Criteria for the fine. The new law sets forth that fines will range from 0.1% to 20% of the gross revenue of the legal entity (or from R$ 6,000.00 – around USD$ 2,580.00 – to R$ 60,000,000.00 – around USD$ 25,580,000.00 – if not possible to use the gross revenue criteria). CGU will likely provide the criteria that will be used to determine where the fine will fall within that range. This is most likely a response to current concerns over the fact that an extraordinary number of enforcement authorities could lead to potential abuses, especially at the local level.

The regulation of Brazil’s new Anti-Bribery Law is not expected to be released until January 2014. Certain aspects of it may not be mandatory at the State and Municipal levels, but may serve as guidance for these authorities.

Ed. Note: FCPAméricas has been tracking the bill’s progress for the last year and a half. You can review its progression over time below:

Brazil considers foreign bribery law overhaul.

Brazilian Congress revises the foreign bribery bill.

Business pushback against the bill.

Things that the Brazilian Congress might consider with respect to the draft bill.

The context of passage of the draft bill.

How the bill might not meet OECD standards.

The bill passes the Brazilian House of Representatives.

Brazil Senate Approves Anti-Bribery Bill: Now headed for President’s signature.

Brazil President Signs Sweeping Anti-Bribery Bill Into Law.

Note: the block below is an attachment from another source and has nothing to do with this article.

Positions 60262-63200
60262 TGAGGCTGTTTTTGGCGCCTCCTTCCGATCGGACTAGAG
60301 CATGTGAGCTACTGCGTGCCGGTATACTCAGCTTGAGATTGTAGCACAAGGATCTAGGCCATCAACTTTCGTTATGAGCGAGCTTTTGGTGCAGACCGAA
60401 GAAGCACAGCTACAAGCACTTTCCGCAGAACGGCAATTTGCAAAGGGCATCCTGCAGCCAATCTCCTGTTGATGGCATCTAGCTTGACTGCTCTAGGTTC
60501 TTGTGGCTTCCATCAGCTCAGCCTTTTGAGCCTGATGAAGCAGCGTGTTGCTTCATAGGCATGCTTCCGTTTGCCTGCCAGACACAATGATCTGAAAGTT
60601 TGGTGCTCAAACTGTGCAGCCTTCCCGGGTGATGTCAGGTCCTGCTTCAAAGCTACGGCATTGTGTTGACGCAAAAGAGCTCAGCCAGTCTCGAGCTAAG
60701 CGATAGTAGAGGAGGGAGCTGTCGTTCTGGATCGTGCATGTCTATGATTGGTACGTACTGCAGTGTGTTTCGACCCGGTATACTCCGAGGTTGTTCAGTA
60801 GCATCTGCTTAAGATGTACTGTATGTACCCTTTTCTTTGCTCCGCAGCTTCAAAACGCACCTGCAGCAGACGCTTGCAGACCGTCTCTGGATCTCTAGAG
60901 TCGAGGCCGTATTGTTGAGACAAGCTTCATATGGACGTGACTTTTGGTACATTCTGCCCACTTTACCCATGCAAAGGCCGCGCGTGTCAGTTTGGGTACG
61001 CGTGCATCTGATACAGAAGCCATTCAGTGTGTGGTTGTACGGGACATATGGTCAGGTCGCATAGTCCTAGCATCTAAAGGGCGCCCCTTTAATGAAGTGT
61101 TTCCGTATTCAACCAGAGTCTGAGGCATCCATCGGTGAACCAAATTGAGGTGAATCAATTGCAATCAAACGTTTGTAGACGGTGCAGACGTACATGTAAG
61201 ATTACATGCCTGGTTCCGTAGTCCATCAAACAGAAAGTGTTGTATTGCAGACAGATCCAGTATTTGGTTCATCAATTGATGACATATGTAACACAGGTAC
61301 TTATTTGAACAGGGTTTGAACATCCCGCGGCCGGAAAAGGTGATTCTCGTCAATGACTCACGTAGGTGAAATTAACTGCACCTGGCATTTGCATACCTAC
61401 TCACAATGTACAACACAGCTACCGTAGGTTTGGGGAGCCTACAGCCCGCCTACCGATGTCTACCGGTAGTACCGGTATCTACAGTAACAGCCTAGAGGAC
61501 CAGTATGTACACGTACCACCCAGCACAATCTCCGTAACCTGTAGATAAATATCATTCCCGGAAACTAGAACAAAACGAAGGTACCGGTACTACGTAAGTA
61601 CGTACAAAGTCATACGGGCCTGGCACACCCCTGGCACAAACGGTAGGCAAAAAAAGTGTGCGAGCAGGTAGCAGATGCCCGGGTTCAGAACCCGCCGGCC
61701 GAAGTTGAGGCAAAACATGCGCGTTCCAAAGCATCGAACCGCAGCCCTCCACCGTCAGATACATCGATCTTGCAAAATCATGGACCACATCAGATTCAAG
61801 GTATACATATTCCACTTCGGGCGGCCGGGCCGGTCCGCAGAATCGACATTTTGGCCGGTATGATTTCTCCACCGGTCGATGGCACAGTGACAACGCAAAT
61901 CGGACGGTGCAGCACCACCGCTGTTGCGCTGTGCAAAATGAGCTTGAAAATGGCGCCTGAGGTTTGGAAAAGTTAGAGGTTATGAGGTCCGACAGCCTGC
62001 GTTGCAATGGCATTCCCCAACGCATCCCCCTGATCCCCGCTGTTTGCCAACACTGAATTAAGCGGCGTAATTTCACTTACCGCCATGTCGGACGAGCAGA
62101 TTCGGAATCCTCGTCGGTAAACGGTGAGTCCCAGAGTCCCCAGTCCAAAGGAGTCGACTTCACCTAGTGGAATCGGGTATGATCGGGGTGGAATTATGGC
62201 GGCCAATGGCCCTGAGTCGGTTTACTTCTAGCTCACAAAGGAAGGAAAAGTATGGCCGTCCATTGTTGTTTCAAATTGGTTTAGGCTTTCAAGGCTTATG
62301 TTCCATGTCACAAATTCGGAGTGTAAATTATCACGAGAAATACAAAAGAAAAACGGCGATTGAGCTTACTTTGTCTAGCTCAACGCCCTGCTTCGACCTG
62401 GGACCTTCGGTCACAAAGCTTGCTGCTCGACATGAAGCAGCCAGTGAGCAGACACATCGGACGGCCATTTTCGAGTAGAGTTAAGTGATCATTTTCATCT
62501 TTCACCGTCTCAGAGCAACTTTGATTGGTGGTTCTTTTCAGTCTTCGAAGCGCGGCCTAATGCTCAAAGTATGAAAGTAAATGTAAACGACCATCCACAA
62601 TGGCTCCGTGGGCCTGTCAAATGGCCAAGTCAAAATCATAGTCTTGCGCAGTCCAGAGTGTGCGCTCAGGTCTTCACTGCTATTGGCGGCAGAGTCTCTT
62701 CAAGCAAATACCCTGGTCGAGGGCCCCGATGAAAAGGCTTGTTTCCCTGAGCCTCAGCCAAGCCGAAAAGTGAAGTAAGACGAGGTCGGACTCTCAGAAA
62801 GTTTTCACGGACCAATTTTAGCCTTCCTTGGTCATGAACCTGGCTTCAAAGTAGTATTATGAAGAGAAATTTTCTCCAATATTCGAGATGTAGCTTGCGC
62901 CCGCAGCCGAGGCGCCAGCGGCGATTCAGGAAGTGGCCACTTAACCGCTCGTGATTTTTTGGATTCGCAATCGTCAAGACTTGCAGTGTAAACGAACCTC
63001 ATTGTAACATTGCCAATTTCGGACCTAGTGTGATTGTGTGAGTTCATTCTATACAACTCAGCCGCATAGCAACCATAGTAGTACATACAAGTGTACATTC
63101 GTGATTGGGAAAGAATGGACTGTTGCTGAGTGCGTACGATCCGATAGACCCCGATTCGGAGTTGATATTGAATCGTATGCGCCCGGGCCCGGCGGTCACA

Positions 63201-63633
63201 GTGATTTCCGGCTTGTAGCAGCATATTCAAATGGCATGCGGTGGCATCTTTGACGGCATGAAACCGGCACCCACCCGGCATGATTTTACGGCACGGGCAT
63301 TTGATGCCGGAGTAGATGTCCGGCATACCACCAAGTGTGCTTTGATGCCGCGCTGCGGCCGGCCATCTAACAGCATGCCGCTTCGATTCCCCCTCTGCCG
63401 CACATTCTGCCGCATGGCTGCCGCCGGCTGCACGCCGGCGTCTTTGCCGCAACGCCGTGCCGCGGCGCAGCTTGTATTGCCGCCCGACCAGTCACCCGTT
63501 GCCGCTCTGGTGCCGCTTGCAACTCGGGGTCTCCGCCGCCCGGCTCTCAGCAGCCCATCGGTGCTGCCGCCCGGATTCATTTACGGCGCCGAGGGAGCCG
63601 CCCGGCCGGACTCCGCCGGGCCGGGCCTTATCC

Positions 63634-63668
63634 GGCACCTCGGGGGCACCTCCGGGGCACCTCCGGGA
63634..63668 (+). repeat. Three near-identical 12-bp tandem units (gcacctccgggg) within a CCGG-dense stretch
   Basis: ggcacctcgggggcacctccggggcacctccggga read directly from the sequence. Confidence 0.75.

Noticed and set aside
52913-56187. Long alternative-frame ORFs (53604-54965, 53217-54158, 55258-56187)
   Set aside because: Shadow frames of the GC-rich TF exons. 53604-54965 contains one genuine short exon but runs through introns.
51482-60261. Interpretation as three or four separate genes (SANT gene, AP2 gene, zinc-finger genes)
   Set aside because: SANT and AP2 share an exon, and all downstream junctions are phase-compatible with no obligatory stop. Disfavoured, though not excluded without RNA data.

Key provisions for companies.

What the law could mean for Brazilian companies and compliance.

The opinions expressed in this post are those of the author in his or her individual capacity, and do not necessarily represent the views of anyone else, including the entities with which the author is affiliated, the author`s employers, other contributors, FCPAméricas, or its advertisers. The information in the FCPAméricas blog is intended for public discussion and educational purposes only. It is not intended to provide legal advice to its readers and does not create an attorney-client relationship. It does not seek to describe or convey the quality of legal services. FCPAméricas encourages readers to seek qualified legal counsel regarding anti-corruption laws or any other legal issue. FCPAméricas gives permission to link, post, distribute, or reference this article for any lawful purpose, provided attribution is made to the author and to FCPAméricas LLC.

© 2013 FCPAméricas, LLC

Carlos Henrique da Silva Ayres

Post authored by Carlos Henrique da Silva Ayres, FCPAméricas Contributor

Categories: Anti-Corruption Compliance, Brazil, Enforcement, English, FCPA, Foreign Official/Instrumentality